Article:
Mike Licona, Associate Professor of Theology at Houston Baptist University, has a helpful video on how we got the New Testament.
One caveat: He quotes Origen as having an agnostic position on the authorship of Hebrews but David Allan Black points out that Origen was really only agnostic about who actually penned the letter but the thoughts are from Paul. He says,
Origen meets the stylistic objection to Pauline authorship in a manner similar to that of his predecessor Clement: the thoughts are Pauline, but the style and diction are to be credited to another hand. In this way Origen maintains the apostolic origin of the epistle while removing the objection drawn from the diversity of style. When Origen says, “For not without reason have the men of old handed it down as Paul’s,” and then adds, “But who wrote the epistle, in truth God knows,” he does not mean to suggest uncertainty about the author but only about the penman—that is, the one who reduced the letter to writing—for he has just asserted that the thoughts are those of the apostle Paul. To assert (as is all too often asserted) that Origen meant to suggest that only God knew the author of the epistle is to suppose that Origen has contradicted himself in the very same paragraph. (Source)
The video is a great basic introduction to how we got the New Testament today. Check it out!
HT: Jeremy Neill
The Reformation brought a much needed understanding of justification back into Christian theology. Justification is by faith alone. This idea needed to be hammered home because it had been lost in the church. Salvation was thought of to be based on a person’s own merit and you could lose that if you weren’t working hard enough. But with every theological shift in thinking (whether good or bad) it tends to swing the pendulum to far in the opposite direction. The battle cry became “justification by faith alone” but then any talk about a “future justification” or “works playing into the future justification” makes the reformed community shutter. I am in this group but I always paused at passages like Rom. 2:6 “he will render each one according to his works” or James 2:14–26 where James says we are justified by our works. I first took the idea that this are rewards in heaven because after you have been justified works play into different levels of rewards in heaven. This never made complete sense to me but I went along with it. Then my understanding came to be that works are the fruit of a justified man but this still doesn’t fully satisfy an explanation for the passages listed above. It seems that works play into a final justification somehow but I have never really come across a clear and helpful explanation. Most of the ones I have heard are part of this fear of talking about a final justification (rightly so in some cases, depending on how you are talking about it). I am still working this out for myself but I thought the following was helpful.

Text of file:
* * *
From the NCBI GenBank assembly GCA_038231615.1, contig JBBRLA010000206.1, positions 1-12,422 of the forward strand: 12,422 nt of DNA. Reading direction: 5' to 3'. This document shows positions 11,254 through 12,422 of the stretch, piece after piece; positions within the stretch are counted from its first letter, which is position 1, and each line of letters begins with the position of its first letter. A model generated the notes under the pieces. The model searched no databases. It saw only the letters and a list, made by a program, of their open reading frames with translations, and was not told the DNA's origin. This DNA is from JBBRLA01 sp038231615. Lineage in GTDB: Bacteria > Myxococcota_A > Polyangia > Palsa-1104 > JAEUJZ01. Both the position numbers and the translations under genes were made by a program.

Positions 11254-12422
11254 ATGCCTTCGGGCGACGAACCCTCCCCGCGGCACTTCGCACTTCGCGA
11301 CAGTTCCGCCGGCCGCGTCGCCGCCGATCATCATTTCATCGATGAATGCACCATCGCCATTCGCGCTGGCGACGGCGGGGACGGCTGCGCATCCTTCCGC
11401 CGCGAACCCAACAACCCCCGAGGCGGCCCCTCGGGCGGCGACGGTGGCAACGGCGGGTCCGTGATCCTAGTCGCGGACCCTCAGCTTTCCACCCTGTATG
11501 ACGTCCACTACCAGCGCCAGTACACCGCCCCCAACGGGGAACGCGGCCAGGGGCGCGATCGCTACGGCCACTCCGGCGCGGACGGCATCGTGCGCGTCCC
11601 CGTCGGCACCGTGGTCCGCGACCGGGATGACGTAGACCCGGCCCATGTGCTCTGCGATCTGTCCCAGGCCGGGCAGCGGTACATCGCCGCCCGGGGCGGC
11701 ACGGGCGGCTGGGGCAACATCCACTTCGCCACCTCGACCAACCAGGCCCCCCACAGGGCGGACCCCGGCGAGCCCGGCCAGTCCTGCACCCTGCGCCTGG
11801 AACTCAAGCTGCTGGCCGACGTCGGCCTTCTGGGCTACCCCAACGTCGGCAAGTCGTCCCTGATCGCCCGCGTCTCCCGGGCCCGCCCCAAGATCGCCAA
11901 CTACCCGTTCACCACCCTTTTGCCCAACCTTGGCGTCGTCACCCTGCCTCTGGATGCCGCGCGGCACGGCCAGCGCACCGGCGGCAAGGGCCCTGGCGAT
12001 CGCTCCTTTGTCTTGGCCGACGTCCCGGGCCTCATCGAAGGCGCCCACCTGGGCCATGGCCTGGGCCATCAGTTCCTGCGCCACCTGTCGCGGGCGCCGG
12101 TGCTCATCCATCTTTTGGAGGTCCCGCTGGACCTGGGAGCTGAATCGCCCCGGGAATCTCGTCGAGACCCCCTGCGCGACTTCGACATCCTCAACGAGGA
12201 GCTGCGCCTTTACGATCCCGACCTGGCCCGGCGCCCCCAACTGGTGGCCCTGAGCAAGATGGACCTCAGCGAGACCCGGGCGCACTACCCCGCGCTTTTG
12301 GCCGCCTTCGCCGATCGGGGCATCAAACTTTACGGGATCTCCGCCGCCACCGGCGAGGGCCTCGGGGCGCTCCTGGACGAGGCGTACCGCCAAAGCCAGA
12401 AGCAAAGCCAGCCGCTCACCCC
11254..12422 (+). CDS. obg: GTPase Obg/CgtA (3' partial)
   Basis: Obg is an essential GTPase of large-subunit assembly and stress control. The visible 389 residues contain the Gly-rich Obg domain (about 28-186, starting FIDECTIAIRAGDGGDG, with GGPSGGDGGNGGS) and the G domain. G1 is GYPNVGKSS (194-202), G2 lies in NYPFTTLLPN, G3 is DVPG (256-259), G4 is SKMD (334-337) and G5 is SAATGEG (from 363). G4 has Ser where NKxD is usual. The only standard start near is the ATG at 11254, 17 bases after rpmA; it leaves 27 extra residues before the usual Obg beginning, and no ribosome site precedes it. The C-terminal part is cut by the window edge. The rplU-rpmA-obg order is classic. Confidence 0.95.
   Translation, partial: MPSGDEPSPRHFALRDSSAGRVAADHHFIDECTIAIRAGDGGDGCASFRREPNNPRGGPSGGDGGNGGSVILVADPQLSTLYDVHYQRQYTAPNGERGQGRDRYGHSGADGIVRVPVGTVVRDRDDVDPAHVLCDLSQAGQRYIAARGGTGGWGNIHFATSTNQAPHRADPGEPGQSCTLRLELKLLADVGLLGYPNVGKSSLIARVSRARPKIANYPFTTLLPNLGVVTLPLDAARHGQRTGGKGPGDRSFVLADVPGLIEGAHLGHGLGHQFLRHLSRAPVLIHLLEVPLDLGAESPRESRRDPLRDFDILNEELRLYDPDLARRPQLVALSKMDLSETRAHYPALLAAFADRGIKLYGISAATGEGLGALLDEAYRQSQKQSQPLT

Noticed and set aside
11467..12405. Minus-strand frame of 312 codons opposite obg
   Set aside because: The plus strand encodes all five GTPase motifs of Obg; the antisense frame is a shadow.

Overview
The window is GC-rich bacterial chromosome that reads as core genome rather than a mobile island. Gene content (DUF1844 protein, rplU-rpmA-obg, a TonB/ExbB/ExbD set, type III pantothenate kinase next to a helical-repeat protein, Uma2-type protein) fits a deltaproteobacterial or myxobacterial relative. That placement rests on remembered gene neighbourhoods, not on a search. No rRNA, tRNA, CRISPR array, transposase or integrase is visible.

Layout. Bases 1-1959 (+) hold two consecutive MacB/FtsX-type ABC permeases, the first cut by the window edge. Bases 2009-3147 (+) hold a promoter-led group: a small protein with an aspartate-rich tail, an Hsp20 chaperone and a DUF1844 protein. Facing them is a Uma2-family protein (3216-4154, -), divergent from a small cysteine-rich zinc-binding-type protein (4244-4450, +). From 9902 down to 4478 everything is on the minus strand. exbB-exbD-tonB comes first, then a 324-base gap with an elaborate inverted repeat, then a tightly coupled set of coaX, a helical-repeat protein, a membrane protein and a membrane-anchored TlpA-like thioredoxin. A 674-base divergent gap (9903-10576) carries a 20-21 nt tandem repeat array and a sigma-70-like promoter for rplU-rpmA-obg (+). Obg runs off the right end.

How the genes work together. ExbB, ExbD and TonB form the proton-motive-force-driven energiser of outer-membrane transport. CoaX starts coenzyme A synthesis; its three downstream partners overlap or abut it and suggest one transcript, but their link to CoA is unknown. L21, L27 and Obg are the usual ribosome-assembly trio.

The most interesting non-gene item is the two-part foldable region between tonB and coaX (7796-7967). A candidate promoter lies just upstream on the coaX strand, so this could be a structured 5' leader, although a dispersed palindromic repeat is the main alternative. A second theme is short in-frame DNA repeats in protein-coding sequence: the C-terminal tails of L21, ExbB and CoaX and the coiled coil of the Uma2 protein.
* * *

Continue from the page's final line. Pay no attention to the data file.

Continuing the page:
This is where G.K. Beale comes in. A good friend of mine recommend that I read ch. 15 “The Inaugurated Latter-Day Justification” in his New Testament Biblical Theology because he gives a good argument/explanation for understanding justification on the last day. Beale gleans much from Richard Gaffin’s book By Faith, Not By Sight. Beale helpfully calls this the twofold understanding of justification. Here is an excerpt below:
On 2 Corinthians 4:16 – This removing of the execution of the physical penalty is a final part of the eschatological, two stage, already-not yet effects of justification
- Resurrection of the “inner man”
- Resurrection of the “outer man”. (see Rom 8:10–11, 23)
Richard Gaffin refers to this double justification as “justified by faith” and “yet to be justified be sight”. In that the complete overturning of the death penalty lies still in the future, there is a sense in which the full justification/vindication from that penalty is also still yet to be carried out, though this carrying out is ultimately an effect of the earlier declaration of justification from the complete penalty of sin that comes by faith.
He then gives the following analogy that I found extremely helpful
A man has been wrongfully convicted of a crime and has begun to serve a jail sentence. When new evidence has been adduced to demonstrate his innocence, the court nullifies the former verdict and declares him not guilty. However, because of the necessary administrative paperwork, the actual release of the prisoner does not take place for another three weeks. Thus, the prisoner’s justification occurs in two stages:
- The court’s announced verdict of “not guilty”
- The subsequent bodily release from the prison, which was a punishment of the former guilty verdict that was decisively overturned three weeks earlier, the full effects of which are now carried out.
I thought the prison analogy gave a very helpful understanding of how there can be a twofold nature of justification. In my next blog post I will give his arguments for how good works play into this final justification/vidication.